To some, the Church’s laws seem onerous, since most people don’t even know what fasting is. To others, Her laws seem lax, since we generally only have to go hungry two days a year. And even on Fridays, we have the option of substituting another act of penance for abstaining from meat, outside of Lent.

Some have proposed that fasting according to law destroys the true spirit of fasting, since our fast rather should come from personal devotion and be altogether invisible on the outside. Others insist that it is too easy to slip up, when we try to keep private fast days.

Given all this, it seems to me that we simple Christians living in the world do best to keep the fasts and days of abstinence enjoined by Church law, according to the rules laid down.

Prophets’ Memorials

In the last of His imprecations of the Pharisees, the Lord condemns them for building memorials of the ancient prophets.

‘See how learned and pious we are! We frequent these memorials of the divine men of old! They were totally holy, and so are we! Since we have these stone memorials, we can show everyone that we have more religion than the common people.’

Tomb of Zechariah, son of Jehoida, in the Kidron Valley
Tomb of Zechariah, son of Jehoida, in the Kidron Valley
Christ insists that the monuments stand as empty shells. They had been built on earth to honor martyrs who never basked in any earthly glory. The prophets never reveled in their holiness by frequenting little monuments. The prophets languished in cisterns, or faced exile, or death–solely because they preferred the truth to currying favor with the rich and powerful.

I think we can say that the Lord’s point is:

The only real ‘memorial’ to the holy prophets is a conscience as pure and upright as theirs, a heart as honest as theirs, a religion as humble and obedient as theirs.

The ancestors killed the prophets; they did not honor them. The prophets spoke uncomfortable things, which made the rapacious hearts of the half-pagan kings violently angry. Better to snuff out the voice that accuses my unclean conscience. Because I have grown too attached to selfishness to admit the truth and change my life.

In the subsequent passage of the gospel, Jesus weeps for hard-hearted Jerusalem. ‘I would have gathered you to Myself, like a hen gathering her chicks under her wings. But you prefer your petty egotism.’

Christ cursed hypocrisy and shallowness with even more pitiless rancor than the ancient prophets did. But the Lord wept with a gentle and aching heart for the love that could have been, the love that He would have shared with His people, if only they had been willing to let go of their grasping self-righteousness.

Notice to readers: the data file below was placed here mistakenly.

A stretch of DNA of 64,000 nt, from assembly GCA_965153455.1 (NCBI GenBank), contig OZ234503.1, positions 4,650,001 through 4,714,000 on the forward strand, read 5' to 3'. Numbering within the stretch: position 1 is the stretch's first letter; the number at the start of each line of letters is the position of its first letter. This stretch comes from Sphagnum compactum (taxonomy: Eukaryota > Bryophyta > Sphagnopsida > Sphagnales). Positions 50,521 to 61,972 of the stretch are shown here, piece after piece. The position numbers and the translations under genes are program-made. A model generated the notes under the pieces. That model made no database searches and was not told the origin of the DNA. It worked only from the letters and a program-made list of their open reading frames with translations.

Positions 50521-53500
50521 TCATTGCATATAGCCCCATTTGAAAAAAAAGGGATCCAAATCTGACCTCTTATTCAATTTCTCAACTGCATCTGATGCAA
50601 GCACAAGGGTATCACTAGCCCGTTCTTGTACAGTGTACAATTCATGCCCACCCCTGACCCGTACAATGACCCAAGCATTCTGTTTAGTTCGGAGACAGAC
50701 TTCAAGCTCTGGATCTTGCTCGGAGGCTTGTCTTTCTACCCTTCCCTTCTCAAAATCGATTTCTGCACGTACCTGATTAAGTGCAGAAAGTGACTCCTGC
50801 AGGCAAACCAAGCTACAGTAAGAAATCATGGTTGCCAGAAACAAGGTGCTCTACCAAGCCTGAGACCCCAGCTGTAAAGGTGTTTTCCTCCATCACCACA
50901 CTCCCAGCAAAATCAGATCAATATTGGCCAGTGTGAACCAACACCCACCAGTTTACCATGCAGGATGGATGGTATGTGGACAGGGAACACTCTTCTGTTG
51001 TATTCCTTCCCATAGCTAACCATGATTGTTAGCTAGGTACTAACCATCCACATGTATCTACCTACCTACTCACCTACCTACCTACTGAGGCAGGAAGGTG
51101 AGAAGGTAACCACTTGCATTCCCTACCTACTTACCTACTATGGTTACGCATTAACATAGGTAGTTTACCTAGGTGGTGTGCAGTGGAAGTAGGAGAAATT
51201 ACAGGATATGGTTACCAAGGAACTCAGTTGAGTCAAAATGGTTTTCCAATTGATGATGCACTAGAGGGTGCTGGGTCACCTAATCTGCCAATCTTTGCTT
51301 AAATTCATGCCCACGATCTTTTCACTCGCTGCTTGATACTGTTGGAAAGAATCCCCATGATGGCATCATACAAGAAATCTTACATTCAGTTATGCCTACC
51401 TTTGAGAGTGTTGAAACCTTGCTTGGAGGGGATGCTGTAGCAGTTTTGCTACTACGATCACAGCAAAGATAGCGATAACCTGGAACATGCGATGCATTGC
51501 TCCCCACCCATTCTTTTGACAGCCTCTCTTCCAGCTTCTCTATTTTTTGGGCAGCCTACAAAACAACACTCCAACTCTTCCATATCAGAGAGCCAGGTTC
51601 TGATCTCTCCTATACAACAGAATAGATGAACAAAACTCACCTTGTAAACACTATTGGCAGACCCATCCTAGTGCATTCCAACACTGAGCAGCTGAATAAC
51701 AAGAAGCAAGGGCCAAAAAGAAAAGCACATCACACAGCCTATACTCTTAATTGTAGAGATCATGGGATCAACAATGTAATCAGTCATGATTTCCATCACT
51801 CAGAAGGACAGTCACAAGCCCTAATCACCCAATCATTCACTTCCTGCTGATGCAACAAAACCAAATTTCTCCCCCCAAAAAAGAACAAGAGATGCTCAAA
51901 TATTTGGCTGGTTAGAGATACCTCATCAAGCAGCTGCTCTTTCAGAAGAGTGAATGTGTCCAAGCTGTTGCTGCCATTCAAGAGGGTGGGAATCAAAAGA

Humble honesty about myself will cost me my ego. But, in its place, I will be able to find the joy of communion with God. To defend my delusions of superiority, I would have to kill the prophet, and make up for it by putting a pretty sculpture over his grave. Better just to listen to him, and humble myself before God.

“Where I am Going…”

Passion of the Christ Today you will be with me

“…you cannot come.” (John 7:34, 8:21, 13:33, 13:36)

Lord Jesus said this multiple times, to different audiences.

At Holy Mass today, we hear Him say it to the Pharisees. He went on to tell them that they would die in their sins, because they did not believe in Him, did not believe in God incarnate, the only-begotten eternal Word made man.

The Lord also said the exact same sentence to another group of people, and then to one of them in particular. Anyone remember? “Where I am going, you cannot come.”

To the Apostles at the Last Supper. And then particularly to St. Peter. “Where I am going you cannot come.”

But Jesus did not tell St. Peter and the Apostles that they would die in their sins. Instead, He gave them a commandment, and then made them a promise.

Who remembers the commandment?

“Love one another.”

Who remembers the promise? ‘Where I am going, you cannot come now, but…’

“You shall follow afterward.”

En otras palabras: When we look upon Christ lifted up, skewered to the cross in agony, dereliction, and death–when we look upon Him with His arms outstretched between heaven and earth–when we gaze upon the crucifix and see not defeat and meaninglessness, but rather the burning light of God’s eternal love–when we see Jesus with faith, we do not die in our sins. No. We live for glory eternal.

Sermon-on-the-Mount Sense & Motivation

moses_ten_commandmentsThe Commandments do not come from some place far away from our experience. Granted, the Lord spelled them out as a list of ten on Mount Sinai, which does seem like a long way away from here. But the tables given to Moses do not say anything which we do not, in our heart of hearts, already know. Starting with the first commandment, that we acknowledge God. Truth is, all the rest of the commandments follow from #1.